It was a scene which shocked America, and led to riots and declarations that racism was unacceptable. An African American man, brutalised by racist white police; a city in flames; Americans of all races coming together to promise change, and then... nothing really changed. If it sounds familiar, it is not about George Floyd, but the beating of Rodney King, aged 25, on March 3, 1991.
Mr King was the black motorist brutally set upon by the Los Angeles Police Department who yelled racist epithets as they hammered his body on the ground – and significantly, as with George Floyd, they were filmed doing it. Despite all the evidence the whole world could see on television, a white California jury found the white police officers not guilty.
After the astounding verdict, in LA’s black neighbourhoods, African Americans who had calmly waited for justice protested and then began the worst rioting in America since the 1960s. The film crew I worked with in California were two African American men, and seeing the riots and their aftermath with them and through their eyes was for me, a white British male, an education in racism and white privilege.
I have been learning this lesson all over again, because the list of black people – and not just in America – treated differently only because of the colour of their skin, seems endless.
A friend of mine in London, a black woman, mentioned that she had been stopped leaving a clothing store to have her bags checked in case she had stolen something. She said, with a sad weariness, that this was routine. Another black British friend recalled when he and two male relatives visited a quiet British seaside resort and were repeatedly looked at with suspicion – three black men! What are they doing here?
Maybe, as you read this, you are thinking: what is the big deal about being “looked at"? And maybe a few years ago I would have thought the same. But not any more.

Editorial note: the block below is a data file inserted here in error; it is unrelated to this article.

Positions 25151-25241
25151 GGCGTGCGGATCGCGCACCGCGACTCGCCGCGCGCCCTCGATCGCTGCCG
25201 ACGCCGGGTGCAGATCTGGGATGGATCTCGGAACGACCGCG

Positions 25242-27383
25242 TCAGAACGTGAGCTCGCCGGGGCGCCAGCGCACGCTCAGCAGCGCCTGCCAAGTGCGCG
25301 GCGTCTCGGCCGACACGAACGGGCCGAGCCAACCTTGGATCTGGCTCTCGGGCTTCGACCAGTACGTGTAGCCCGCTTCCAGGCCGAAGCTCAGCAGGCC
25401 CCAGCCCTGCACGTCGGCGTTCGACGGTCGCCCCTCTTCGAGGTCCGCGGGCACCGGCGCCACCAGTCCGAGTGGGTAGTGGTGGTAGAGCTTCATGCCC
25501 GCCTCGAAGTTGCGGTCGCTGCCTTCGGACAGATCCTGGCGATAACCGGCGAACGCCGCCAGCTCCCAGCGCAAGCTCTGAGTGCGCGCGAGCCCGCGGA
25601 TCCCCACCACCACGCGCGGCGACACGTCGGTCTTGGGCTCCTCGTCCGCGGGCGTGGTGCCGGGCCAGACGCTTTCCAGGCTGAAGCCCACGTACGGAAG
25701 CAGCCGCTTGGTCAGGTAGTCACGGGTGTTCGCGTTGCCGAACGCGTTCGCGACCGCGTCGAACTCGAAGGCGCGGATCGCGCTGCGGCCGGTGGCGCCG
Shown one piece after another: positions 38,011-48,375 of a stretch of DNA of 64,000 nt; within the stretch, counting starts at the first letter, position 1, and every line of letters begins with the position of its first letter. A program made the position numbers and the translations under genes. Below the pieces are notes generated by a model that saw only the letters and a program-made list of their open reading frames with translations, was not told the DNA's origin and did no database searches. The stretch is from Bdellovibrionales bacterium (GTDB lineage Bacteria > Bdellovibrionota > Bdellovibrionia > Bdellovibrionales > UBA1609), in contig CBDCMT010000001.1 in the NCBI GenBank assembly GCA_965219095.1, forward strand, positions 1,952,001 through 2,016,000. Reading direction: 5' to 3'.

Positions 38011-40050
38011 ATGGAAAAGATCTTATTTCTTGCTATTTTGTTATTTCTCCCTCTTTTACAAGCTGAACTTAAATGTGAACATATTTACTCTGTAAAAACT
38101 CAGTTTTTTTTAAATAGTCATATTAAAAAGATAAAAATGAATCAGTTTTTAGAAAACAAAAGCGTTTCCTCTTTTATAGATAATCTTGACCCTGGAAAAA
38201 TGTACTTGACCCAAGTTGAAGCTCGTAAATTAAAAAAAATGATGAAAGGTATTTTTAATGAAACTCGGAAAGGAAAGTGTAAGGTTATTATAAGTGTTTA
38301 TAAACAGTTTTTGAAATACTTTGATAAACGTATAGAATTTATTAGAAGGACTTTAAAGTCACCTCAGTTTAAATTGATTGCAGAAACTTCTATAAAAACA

Months after the riots, when LA was calm, I filmed again with my LA film crew. At the end of the filming day, the cameraman asked if I would like to see some new movie star mansion somewhere near Beverly Hills. He drove, the sound recordist was in front beside the cameraman and I was in the back of the van. We came to a road junction in a quiet residential street. Thoughtfully, the photographer stopped the van to let a white woman cross the road. As she looked at the two black males in the front seats, her face twisted in a mixture of shock and fear.
“What was the about?” I said as we drove on.
“You’ve just seen The Look,” the photographer said, explaining that it was “The Look” on the face of a white American in a wealthy neighbourhood who was suddenly surprised and frightened by seeing two black men in a place where they were not expected and not really welcome.
Now, I saw that expression just once in my life. Black friends have told me of seeing that expression of suspicion tinged with fear, for no reason except their race, over and over again.
Racism may not be a purely American phenomenon, but it is the central fault line in American society. Always present, every few years it explodes into a major political issue, and in America one thing makes it different: guns. Racial tension is stoked by fear. Fear is made worse, not better, by the presence of so many firearms in American life. When coronavirus struck, in Britain and across the world people rushed out to buy toilet rolls and tinned food. Americans rushed out to buy guns and ammunition.
The cops are frightened, too. On any day in any city, someone they stop for a minor traffic violation may pull a gun and shoot them dead. The need for civilians to carry guns is normal only in a society which is abnormal, believing law and order is so fragile that anarchy is just one racial incident away.
I have also filmed with American police officers who speak of being attacked by gangsters with TEC-9 and MAC-10 blowback-operated machine pistols, and of criminals wearing kevlar bulletproof vests.
US president Donald Trump could become the political beneficiary of these events. He plays the race card with skill in order to energise supporters. Last week he talked of “dominating” the streets and tweeted a phrase coined by a 1960s white police chief in Miami that “when the looting starts, the shooting starts.”
After violence from so-called “white nationalists” in Charlottesville, Virginia, Mr Trump said there were “very fine people, on both sides". There weren’t. They were racist thugs. In 2019, he tweeted about sending four Congresswomen of colour “back home” because they “originally came from countries whose governments are a complete and total catastrophe". Three of the Congresswomen were born in the US.
Perhaps Mr Trump was making a more profound point than he realised by admitting that he himself leads a country whose government is, as he put it, “a complete and total catastrophe".
Gavin Esler is a journalist, author and presenter